Bill proposed in NY to increase responsible gambling requirements 

Ollie Ring profile picture
Sports Editor
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A bill has been introduced in New York seeking to increase operators’ responsible gambling requirements, specifically in relation to advertising. 

Lery Comrie, the New York State Senator who represents District 14 and Luis R. Sepúlveda who represents District 32 have introduced Senate Bill 1550 which, if passed, would require all advertisements for gambling and sports betting to include warnings about potential harmful and addictive effects of gambling. 

The Bill summary also requires: “the state gaming commission to cooperate with the commissioner of addiction services and supports to ensure that all advertisements for gaming activity state a problem gambling hotline number.” 

No date has yet been set for a vote on the bill, but should it be passed operators would have 16 days to comply and adjust advertising accordingly. 

What are the responsible gambling requirements elsewhere? 

The move from New York Senators comes as the quickfire sportsbook rollout across the United States adjusts regulation to fall more in line with some of the more mature regulated markets elsewhere in the world.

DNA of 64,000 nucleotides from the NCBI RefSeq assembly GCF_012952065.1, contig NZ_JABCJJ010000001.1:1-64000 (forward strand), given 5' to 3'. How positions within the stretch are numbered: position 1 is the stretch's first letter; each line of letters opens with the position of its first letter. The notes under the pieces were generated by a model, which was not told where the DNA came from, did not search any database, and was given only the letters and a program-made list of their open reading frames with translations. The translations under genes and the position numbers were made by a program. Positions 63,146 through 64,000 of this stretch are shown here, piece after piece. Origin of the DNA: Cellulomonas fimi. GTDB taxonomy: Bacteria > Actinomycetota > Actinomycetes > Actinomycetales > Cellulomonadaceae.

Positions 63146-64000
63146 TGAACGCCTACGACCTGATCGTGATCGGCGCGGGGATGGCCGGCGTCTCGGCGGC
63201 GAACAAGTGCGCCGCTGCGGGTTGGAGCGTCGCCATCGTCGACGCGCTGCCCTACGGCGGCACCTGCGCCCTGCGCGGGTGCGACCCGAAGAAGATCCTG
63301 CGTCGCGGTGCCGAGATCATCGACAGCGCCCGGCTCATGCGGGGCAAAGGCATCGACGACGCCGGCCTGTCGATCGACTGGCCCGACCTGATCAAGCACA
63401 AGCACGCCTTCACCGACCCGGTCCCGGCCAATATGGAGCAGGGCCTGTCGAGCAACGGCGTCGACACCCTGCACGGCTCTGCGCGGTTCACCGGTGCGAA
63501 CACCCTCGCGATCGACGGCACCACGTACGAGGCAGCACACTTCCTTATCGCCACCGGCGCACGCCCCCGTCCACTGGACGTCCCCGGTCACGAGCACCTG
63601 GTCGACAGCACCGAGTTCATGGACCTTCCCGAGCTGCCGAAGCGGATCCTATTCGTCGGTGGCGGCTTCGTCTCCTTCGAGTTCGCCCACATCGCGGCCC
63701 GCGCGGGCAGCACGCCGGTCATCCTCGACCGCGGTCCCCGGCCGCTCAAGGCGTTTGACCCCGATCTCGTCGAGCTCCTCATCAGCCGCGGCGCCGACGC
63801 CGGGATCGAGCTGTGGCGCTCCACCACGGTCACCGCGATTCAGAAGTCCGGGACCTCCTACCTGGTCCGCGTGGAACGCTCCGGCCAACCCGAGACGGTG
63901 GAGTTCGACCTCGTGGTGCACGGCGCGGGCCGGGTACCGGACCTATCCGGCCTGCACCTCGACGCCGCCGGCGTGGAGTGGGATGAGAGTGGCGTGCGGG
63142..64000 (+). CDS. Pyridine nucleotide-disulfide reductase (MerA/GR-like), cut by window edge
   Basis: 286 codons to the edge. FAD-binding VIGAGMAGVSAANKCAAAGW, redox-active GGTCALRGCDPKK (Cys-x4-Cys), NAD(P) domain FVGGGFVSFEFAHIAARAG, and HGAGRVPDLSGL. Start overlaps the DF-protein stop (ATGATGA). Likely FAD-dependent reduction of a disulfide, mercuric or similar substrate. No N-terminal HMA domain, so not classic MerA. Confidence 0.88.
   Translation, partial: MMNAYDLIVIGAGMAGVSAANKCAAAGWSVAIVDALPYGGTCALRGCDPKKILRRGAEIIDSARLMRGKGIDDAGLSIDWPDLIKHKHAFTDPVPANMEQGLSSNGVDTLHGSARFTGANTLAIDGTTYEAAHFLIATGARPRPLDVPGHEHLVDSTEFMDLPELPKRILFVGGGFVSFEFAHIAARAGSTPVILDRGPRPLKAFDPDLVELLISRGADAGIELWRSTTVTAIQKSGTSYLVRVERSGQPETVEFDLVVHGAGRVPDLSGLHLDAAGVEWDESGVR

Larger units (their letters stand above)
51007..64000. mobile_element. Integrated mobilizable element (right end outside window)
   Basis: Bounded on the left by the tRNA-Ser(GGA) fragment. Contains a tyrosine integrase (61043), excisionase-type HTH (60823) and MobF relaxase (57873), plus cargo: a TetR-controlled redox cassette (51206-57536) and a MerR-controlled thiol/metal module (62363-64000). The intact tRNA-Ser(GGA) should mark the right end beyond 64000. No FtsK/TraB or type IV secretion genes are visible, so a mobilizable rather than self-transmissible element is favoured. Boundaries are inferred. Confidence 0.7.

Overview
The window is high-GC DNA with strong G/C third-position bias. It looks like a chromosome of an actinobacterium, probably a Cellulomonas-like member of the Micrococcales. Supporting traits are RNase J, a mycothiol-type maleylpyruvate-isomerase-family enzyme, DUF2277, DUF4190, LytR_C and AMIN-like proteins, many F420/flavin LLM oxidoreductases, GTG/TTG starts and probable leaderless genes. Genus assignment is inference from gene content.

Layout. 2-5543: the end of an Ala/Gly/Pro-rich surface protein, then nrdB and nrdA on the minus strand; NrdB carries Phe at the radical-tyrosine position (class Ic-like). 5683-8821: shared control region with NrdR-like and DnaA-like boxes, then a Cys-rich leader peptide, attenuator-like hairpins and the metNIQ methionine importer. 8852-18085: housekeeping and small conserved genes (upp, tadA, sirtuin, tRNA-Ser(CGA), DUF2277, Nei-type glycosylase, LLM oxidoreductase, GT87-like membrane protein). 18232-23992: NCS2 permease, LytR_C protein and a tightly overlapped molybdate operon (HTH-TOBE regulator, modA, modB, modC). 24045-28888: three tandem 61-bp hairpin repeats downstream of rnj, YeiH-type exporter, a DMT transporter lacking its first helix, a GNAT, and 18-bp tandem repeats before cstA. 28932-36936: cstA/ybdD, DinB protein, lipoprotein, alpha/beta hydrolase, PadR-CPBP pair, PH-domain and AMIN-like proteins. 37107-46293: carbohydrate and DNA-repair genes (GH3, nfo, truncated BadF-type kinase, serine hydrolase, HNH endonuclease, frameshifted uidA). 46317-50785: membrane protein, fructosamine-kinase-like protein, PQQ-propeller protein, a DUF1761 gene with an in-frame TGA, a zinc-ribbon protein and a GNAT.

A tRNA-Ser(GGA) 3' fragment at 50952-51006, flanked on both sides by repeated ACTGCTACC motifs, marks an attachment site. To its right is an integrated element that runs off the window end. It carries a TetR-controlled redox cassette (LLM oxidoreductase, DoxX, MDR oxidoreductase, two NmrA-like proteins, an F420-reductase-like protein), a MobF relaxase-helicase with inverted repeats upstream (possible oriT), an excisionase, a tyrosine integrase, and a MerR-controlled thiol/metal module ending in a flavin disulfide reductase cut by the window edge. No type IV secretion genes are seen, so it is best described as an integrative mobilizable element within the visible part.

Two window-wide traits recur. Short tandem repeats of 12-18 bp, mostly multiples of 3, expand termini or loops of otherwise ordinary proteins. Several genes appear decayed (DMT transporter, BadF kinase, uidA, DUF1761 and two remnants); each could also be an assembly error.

The United Kingdom is undergoing a complete Gambling Act Review, and other European countries such as the Netherlands and Germany have undergone complete relicensing, in part to adjust and address problem gambling concerns particularly driven by the enforced move to digital due to the Covid-19 pandemic. 

The bill is hardly prohibitive, and is standard advertising practice in gambling across jurisdictions which allow it so it’s unlikely it would have a large impact on operators turnover and revenue.

New York’s huge 51% tax on GGR for sports betting means the state continues to lead the way in tax receipts from the new activity. In the week ending 8th January, mobile sports betting handle was $401m, with GGR $29.9m. 

Promotional activity since the initial launch of mobile sports betting will have likely decreased after the initial battle for market share, but around events such as March Madness and Super Bowl will always see spikes.

Ollie is an experienced writer covering everything from esports to regulatory developments in the USA. He loves obscure data points and the occasional lousy parlay on 20 tennis players which inevitably loses.

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